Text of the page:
Once-upon-a-time I feared Excel like the Black Plague. The thought of going to a temporary agency that first time for a job, and knowing I’d have to take their skills and proficiency test (if I wanted a half-way decent paying job, that is), brought me to near seizures and full-body outbreak with hives. Sitting before the gray testing monitor, fingers splayed on the black keyboard, the timer counting down the minutes as I fearfully answered one mind-boggling question and then the next, I felt severe queasiness with the added onset of hyperventilating.
Yes, my fear of Excel was that great! It would be working with numbers—MATH!—after all. And let’s not forget that I also needed to learn to maneuver with the rest of the Microsoft Office Suite: Word, Power Point and Outlook, with a side of Visio and Pivot Tables. Yikes! I had my work cut-out for me.
But once I got the hang of Excel, however, I caught “the” fever and was hooked. There was no stopping me then. It was fun!
- I created and recreated spreadsheets. You name it I made them
- I color coded cells and tabs
- I formatted, adjusting width and height, and also learned conditional formatting
- I Locked and protected cells, rows and columns
- I learned to hide rows and columns from outside eyes
- I learned to add charts and graphics
- I learned to link formulas—ever dreadful and deadly—from one tab to another, and even linking to spreadsheets foreign to me (owned by another creator).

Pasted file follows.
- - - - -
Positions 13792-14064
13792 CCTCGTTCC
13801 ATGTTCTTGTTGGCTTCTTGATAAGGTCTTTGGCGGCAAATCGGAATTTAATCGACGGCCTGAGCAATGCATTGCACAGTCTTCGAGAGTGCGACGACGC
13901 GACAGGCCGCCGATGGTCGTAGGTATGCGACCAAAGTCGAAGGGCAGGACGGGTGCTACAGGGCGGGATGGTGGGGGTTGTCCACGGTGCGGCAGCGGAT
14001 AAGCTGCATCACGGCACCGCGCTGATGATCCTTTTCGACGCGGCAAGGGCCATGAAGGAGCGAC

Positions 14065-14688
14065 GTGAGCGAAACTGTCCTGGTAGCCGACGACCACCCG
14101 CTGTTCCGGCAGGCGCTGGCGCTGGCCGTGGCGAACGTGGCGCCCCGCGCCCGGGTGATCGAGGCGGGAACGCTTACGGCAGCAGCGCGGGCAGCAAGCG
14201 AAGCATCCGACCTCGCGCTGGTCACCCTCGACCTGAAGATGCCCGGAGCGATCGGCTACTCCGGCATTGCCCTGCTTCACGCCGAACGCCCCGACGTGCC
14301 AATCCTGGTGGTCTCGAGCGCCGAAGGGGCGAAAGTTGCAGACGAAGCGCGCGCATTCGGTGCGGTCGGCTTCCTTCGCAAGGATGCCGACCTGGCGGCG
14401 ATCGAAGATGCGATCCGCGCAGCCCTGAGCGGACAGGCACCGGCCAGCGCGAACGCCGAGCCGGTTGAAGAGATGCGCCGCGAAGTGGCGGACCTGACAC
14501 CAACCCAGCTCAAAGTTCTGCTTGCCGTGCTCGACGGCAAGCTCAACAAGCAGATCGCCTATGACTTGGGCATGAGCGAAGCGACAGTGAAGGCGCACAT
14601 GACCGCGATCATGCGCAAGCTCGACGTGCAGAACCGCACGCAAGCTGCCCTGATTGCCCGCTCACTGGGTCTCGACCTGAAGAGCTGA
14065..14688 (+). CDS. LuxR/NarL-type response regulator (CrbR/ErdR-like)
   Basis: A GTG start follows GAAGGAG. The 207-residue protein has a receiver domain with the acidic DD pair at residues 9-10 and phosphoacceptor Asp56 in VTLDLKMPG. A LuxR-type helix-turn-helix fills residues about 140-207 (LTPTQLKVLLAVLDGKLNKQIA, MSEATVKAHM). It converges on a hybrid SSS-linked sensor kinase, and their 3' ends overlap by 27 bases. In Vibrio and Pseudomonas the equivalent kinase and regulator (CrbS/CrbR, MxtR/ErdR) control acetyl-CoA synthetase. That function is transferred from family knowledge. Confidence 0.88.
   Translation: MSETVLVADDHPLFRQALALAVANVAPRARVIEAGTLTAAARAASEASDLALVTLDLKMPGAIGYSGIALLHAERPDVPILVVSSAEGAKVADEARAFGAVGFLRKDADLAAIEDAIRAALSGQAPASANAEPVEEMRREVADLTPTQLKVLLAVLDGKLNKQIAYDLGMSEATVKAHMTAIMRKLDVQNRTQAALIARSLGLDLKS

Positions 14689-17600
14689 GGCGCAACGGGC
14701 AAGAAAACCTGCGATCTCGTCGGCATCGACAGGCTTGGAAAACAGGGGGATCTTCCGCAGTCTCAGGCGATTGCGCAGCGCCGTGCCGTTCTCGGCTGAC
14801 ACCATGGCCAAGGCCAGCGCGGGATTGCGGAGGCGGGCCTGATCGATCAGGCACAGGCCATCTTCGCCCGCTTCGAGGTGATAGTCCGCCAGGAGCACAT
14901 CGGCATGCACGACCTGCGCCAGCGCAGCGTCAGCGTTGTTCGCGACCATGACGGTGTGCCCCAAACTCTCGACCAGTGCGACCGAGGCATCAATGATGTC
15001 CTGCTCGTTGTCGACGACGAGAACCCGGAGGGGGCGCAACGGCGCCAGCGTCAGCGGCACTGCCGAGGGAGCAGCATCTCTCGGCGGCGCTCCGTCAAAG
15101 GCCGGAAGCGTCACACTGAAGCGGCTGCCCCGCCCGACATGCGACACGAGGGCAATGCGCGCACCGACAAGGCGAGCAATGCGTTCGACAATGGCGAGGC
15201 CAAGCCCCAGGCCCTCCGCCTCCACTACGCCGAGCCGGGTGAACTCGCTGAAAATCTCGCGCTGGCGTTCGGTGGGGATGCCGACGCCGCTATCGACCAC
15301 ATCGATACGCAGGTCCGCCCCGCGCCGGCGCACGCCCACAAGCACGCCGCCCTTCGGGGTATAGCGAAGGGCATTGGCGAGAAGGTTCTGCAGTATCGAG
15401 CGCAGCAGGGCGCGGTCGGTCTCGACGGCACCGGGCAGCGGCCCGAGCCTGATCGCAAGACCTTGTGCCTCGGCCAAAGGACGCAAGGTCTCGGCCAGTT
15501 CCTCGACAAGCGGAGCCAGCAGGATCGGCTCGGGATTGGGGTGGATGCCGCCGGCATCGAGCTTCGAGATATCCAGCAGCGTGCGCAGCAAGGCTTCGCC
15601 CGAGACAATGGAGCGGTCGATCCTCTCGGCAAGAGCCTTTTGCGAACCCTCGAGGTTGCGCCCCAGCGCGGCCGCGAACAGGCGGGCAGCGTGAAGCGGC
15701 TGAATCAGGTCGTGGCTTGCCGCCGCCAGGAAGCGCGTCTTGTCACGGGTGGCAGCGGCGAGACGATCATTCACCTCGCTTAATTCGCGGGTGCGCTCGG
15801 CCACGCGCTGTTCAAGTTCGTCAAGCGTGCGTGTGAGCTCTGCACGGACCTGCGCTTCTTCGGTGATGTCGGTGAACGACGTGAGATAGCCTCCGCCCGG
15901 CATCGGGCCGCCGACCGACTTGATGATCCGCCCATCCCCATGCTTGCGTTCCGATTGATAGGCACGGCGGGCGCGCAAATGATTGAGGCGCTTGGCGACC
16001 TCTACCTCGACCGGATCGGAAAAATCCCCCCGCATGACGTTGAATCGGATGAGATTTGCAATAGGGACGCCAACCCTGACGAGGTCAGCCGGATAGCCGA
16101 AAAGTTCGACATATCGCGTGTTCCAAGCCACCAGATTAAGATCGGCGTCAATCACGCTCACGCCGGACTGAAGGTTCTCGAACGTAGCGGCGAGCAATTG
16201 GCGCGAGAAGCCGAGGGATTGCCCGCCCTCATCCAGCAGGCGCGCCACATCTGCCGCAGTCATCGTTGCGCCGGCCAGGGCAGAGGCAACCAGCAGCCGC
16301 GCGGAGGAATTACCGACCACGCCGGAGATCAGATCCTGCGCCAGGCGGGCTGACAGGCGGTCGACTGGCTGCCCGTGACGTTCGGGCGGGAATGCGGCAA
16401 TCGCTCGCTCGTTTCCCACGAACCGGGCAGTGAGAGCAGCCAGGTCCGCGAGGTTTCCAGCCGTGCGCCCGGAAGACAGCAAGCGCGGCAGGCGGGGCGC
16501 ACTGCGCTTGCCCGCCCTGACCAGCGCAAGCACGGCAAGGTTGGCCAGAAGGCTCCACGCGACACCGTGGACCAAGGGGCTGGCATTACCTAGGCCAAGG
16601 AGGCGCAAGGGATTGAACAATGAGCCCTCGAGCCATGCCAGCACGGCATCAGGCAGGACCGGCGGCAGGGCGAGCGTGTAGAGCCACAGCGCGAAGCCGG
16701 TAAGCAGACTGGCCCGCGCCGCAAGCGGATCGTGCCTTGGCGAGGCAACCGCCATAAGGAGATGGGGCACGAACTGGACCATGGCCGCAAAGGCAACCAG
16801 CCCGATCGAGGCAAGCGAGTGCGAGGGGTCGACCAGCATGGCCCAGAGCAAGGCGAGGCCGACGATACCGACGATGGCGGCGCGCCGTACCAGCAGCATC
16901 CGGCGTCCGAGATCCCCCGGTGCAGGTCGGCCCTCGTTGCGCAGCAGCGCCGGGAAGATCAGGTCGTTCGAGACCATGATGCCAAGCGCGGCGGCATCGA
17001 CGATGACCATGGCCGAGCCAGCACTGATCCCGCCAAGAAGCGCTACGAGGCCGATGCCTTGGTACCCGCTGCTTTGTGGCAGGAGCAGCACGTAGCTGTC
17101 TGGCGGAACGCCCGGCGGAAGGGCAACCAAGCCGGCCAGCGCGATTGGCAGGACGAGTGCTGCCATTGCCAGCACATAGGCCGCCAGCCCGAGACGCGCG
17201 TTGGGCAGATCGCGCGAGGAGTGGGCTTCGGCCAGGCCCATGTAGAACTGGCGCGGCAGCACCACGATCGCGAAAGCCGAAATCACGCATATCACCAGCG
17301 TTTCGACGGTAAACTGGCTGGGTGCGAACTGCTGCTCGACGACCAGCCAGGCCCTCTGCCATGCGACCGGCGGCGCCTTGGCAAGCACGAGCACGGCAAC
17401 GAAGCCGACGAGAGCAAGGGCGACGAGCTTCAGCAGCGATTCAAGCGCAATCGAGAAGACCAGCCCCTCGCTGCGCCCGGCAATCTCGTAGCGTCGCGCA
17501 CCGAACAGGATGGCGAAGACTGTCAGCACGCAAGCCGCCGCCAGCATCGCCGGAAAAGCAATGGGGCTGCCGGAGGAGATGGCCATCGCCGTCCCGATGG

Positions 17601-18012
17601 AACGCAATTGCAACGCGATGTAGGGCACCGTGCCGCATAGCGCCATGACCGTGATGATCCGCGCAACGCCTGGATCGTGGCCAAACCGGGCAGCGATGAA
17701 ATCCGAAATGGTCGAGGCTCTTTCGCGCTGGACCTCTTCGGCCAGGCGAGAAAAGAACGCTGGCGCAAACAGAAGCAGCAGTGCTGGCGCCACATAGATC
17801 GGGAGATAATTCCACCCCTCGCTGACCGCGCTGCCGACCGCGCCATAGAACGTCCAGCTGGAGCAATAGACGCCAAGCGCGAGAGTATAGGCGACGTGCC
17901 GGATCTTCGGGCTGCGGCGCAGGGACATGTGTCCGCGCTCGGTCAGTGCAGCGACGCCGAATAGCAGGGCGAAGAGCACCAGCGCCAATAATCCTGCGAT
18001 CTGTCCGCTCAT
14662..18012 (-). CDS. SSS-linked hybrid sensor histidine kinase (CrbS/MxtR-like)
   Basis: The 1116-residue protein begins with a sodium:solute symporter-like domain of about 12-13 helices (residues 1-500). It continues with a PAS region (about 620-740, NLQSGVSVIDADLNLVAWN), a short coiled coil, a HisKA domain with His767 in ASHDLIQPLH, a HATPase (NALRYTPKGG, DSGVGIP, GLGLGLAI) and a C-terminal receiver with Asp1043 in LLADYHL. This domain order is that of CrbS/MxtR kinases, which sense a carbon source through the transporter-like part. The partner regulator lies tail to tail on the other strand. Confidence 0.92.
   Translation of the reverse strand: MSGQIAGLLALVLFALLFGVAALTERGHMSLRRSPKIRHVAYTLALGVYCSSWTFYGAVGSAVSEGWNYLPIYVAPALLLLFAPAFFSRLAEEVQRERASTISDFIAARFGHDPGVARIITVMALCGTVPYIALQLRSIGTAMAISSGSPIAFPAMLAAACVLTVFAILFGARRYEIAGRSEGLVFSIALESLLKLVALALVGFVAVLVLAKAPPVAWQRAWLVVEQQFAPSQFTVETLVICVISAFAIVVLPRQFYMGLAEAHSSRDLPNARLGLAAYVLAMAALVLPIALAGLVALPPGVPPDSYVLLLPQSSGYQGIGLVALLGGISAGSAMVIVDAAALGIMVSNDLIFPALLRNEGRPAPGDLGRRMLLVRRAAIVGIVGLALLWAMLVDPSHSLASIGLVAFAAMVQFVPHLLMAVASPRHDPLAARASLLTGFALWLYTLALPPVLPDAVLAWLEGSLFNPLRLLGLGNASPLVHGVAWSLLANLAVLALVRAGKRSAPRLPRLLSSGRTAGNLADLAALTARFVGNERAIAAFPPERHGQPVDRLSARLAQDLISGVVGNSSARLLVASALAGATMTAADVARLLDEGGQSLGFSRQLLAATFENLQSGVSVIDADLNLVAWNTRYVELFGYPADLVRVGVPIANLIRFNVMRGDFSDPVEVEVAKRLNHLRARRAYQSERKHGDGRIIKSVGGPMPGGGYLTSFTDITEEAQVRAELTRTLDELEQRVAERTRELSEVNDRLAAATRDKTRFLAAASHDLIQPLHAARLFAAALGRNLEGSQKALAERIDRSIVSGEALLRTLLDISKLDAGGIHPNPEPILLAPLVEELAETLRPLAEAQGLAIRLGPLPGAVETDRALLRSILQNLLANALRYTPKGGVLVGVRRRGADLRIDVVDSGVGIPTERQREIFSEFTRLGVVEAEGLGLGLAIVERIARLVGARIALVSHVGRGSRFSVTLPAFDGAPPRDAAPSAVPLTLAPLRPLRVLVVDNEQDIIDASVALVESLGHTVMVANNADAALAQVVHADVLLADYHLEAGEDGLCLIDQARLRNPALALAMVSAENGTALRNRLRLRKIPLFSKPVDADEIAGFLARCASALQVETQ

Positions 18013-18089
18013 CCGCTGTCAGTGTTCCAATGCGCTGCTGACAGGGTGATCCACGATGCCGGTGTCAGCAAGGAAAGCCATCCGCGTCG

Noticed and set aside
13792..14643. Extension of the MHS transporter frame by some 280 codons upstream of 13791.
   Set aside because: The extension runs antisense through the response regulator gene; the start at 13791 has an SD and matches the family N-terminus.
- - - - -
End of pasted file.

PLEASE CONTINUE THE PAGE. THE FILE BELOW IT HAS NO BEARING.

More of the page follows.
I’d been a “secretary” once, later an “administrative assistant,” back in the day, before the family lifestyle thing happened—before the man of my dreams hooked-and-reeled me in, before the kids and cooking and housecleaning and homeschooling happened.
I’d met a man who offered me a new position in life, and I took it. And it was terrific! I no longer commuted to work; I now had room-and-board, with paid benefits. I had a good thing. But then the unexpected happened, and my happy position was interrupted. I was obligated to make another career move. I was now looking for work outside of Home. But I’d been home too long, and I needed to catch up with the many changes that’d taken place in the workforce. I’d been pampered for too many years and needed to come up to speed.
We purchased a home computer, and books and tapes on how-to. I quickly learned how to use a personal computer, and became self-educated with Microsoft Office. I gave myself over, heart and soul, to studiously learn. I studied many hours each day, in-between fulfilling my duties as Homemaker; a wife and mother.
On my very first Excel proficiency test I actually blew it out of the water. My scores were in the 94th percentile. This means I did better than 94 percent of the people that took this test. Yay! I guess I actually did my studies and knew this stuff better than I gave myself credit for. This, obviously, began my love of Excel!
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